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countries, certainly the region, perhaps beyond the region got in which the population three times in a row have voted in the most moderate person that existed on the ballot. very few countries in the region can say this. if you take a look at israel, the last time the moderates won a landslide was in 1992. for them to now see the reaction by the united states to this election result, election results very much about continuing the outreach to the west and continuing the outreach to the u.s., is deeply disappointing, to say the least. i have spoken to a few people who felt jubilant mood after rouhani's victory suddenly took a turn for the worst once they are donald trump's speechch in riyadh. medea benjamamin amy:medea beamamin, the ramping up of tension with iran and we sit with north korea as well, and president trump, not that he was
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that different from president obama, or was he, when it came to saudi arabia echoes how many trips to president obama make to the kingdom, something like four trips? >> not only travel to saudi arabia, but authorized 42 different deals totaling $115 billion. but on the other hand, he started at the very end of his eight years to reconsider to pull back u.s. support for the saudi bombing in yemen, to put a hold on some of those weapons. and now that donald trump is doing the opposite. i want to say, amy, the people of the middle east are desperate for solutions and the people of the united states do not support continued u.s. involvement in the wars in the middle east. donald trump said he needed a good relationship with russia to start dealing with the problems in places like syria. he also needs a good relationship with iran. i think our message should be that we need to stop the proxy wars between saudi arabia and
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iran and the middle east. we need these countries of the region to all come together. and donald trump be focusing on finding solutions, not inflaming the tensions also amy: medea benjamin, thank you for being here cofounder of , codepink and author of the book, "kingdom of the unjust: behind the u.s.-saudi connecection." we will link to your piece "10 , reasons trump should not strengthen u.s.-saudi ties." founder andrsi , president of the national iranian american council. he's the author of the new book "losing an enemy: obama, iran, and the legacy of diplomacy," out next week. when we come back, you may have seen the video of protesters, not in turkey, but in washington, d.c., being beaten by security guards, pummeled, kicked in the face. a number of them were hospitalized. well, we will talk about what happened and what will happen to the turkish ambassador. some are calling for him to be
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relationshipthe us with turkey, as it was shown that the turkish president visiting d.c. at the time, president erdogan looked on. stay with us. ♪ [music break]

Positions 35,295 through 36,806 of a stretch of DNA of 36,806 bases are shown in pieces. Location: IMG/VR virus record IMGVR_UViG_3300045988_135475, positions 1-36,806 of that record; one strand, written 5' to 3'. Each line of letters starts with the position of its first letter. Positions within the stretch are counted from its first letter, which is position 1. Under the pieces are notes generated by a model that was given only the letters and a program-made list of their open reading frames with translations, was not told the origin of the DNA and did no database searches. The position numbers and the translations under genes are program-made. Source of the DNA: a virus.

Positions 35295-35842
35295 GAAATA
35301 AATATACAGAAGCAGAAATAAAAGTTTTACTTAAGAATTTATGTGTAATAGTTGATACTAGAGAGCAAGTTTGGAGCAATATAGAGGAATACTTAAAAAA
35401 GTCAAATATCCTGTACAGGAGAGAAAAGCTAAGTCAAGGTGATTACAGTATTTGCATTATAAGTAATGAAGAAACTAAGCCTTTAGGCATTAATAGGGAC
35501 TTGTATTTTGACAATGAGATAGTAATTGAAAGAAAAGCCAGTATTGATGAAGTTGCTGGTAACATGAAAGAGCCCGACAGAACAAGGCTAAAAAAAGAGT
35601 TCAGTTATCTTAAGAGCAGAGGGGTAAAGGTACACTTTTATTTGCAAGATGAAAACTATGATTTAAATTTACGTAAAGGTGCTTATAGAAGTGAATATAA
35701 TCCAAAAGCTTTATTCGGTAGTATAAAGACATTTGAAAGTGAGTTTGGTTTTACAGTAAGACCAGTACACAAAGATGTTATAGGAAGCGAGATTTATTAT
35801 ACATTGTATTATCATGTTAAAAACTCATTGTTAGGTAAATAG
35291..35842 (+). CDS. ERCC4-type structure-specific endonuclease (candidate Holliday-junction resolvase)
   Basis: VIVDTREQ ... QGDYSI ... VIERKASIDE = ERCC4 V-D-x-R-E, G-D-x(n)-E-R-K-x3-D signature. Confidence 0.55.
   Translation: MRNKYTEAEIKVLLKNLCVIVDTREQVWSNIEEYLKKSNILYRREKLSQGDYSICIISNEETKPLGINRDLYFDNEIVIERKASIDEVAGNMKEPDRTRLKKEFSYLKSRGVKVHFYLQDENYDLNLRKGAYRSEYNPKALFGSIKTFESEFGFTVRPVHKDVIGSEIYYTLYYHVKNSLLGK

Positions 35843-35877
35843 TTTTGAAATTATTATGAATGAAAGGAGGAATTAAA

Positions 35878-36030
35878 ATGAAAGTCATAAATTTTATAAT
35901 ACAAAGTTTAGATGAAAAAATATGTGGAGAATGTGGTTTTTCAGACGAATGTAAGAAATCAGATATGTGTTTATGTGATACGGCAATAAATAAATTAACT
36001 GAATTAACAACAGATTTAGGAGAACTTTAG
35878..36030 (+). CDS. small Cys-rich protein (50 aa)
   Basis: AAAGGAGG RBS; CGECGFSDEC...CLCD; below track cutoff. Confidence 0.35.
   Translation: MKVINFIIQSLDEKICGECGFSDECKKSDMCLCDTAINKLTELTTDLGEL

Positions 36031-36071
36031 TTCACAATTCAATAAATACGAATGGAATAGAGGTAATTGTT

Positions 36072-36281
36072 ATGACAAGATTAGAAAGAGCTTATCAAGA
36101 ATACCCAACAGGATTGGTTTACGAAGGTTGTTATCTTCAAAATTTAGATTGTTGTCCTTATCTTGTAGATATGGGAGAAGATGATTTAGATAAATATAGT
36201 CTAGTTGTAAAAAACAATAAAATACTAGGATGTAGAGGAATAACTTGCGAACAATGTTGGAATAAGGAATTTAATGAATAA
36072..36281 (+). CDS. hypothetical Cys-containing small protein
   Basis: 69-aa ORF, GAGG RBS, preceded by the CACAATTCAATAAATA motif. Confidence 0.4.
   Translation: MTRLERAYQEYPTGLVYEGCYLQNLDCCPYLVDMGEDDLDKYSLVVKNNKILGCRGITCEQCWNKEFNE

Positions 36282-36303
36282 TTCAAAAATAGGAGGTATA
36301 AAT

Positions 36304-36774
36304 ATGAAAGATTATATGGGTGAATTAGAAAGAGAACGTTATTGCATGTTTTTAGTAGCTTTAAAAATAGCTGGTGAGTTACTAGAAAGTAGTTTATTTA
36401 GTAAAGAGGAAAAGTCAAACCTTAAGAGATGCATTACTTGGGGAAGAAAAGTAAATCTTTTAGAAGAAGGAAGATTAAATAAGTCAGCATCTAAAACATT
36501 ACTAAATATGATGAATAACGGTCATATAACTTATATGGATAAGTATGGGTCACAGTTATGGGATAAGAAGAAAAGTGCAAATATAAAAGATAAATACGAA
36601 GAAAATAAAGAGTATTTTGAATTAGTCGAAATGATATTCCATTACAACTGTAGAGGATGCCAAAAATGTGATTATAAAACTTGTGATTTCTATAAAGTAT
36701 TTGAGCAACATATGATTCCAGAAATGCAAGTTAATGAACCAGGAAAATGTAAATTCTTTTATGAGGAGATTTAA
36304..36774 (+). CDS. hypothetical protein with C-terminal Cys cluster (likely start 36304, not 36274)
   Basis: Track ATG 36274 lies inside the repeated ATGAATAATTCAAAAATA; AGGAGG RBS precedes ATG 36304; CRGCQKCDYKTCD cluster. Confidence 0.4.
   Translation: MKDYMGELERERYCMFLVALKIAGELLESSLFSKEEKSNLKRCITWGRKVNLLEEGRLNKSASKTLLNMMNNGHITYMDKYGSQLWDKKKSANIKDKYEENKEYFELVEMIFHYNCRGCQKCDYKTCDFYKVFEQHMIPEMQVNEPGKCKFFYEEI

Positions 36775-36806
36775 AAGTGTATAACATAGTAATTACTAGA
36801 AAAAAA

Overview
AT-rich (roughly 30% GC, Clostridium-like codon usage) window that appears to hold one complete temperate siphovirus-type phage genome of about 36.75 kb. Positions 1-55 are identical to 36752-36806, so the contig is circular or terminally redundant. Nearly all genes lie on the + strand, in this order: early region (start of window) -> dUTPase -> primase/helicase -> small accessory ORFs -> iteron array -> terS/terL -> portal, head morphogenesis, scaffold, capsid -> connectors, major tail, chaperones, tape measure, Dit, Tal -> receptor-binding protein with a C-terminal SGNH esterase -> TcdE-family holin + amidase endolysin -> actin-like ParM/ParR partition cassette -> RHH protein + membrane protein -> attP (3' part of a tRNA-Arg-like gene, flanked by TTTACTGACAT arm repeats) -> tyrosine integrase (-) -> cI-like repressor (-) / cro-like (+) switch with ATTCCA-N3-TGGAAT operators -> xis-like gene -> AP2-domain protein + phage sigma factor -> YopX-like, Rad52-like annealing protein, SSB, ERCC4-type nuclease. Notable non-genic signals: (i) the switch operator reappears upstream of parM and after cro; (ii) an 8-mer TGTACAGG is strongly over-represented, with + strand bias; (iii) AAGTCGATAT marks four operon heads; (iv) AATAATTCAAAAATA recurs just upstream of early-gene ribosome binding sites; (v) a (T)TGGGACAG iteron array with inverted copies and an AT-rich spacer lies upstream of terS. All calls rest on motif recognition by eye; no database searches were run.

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amy: this is democracy now!, democracynow.org, the war and peace report. i'm amy goodman. as we end today show looking at turkey's crackdown on protest, not in a grid or his double, but in the u.s., last week the turkish president erdogan security detail assaulted a group of peaceful protesters outside the turkish ambassador's residence. video from the scene shows turkish president erdogan looking during the assault. it is not clear if he gave the order for the attack. among those assaulted by the turkish security detail were american diplomatic security officers, police briefly detained the assailants, but released them after learning they held diplomatic iunity. the assault cameme shortly after erdogan was welcomed to the
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white house by president trump. during the meeting, trump did not mention turkey's deteriorating human rights situation, which has seen nearly 50,000 people and 150 journalists arrested since a failed coup last summer.situatiy on sunday, secretary of state rex tillerson announced the clash.clash -- filing >> we did call the investor turkey to discuss what occurred and to express our view that this is unacceptable. there is an ongoing investigation. i think we will wait to see what the outcome is that we have expressed our dismay at what occurred at the turkish embassy. for more, we go to washington, d.c., where we are joined by by two guests, both eyewitnesses to last week's violence outside the turkish ambassador's residence. seyid riza dersimi was violently attacked during the protest and rushed by ambulance to the for hospital where he received stitches on his nose and was treated for a head injury. his assailants knocked out one of his teeth and loosened
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several others. dersimi is a businessman who has been a u.s. citizen since 1992. and we are joined by ruken isik, a kurdish activist and phd student at the university of maryland, baltimore county. she attended last week's protest and wrote a piece for the huffington post headlined "will , erdogan's thugs face no consequences for attacking u usn u.s. soil?" i want to welcome you both to democracy now! seyid riza dersimi, tell us what happened to you. >> we went to attend [indiscernible] we went to the turkish embassy .ouse to protest we wanted him to hear our voice. as soon as we get there, the the d.c. we followed
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police orders. the d.c. police sent as across the street. ,hen we were there, right away people in front of the turkish embassy's house, they start to curse as and use "f" words. our slogan is very peaceful. it is not violent whatsoever. we were demanding peace in turkey. this is our slogan stop as long as they are baby killers, isis send, please, president trump, stop iran. iran is attacking the kurds. the turks fight kurds. to rent to hear our voice. that is the reason we were there. later,d to 15 minutes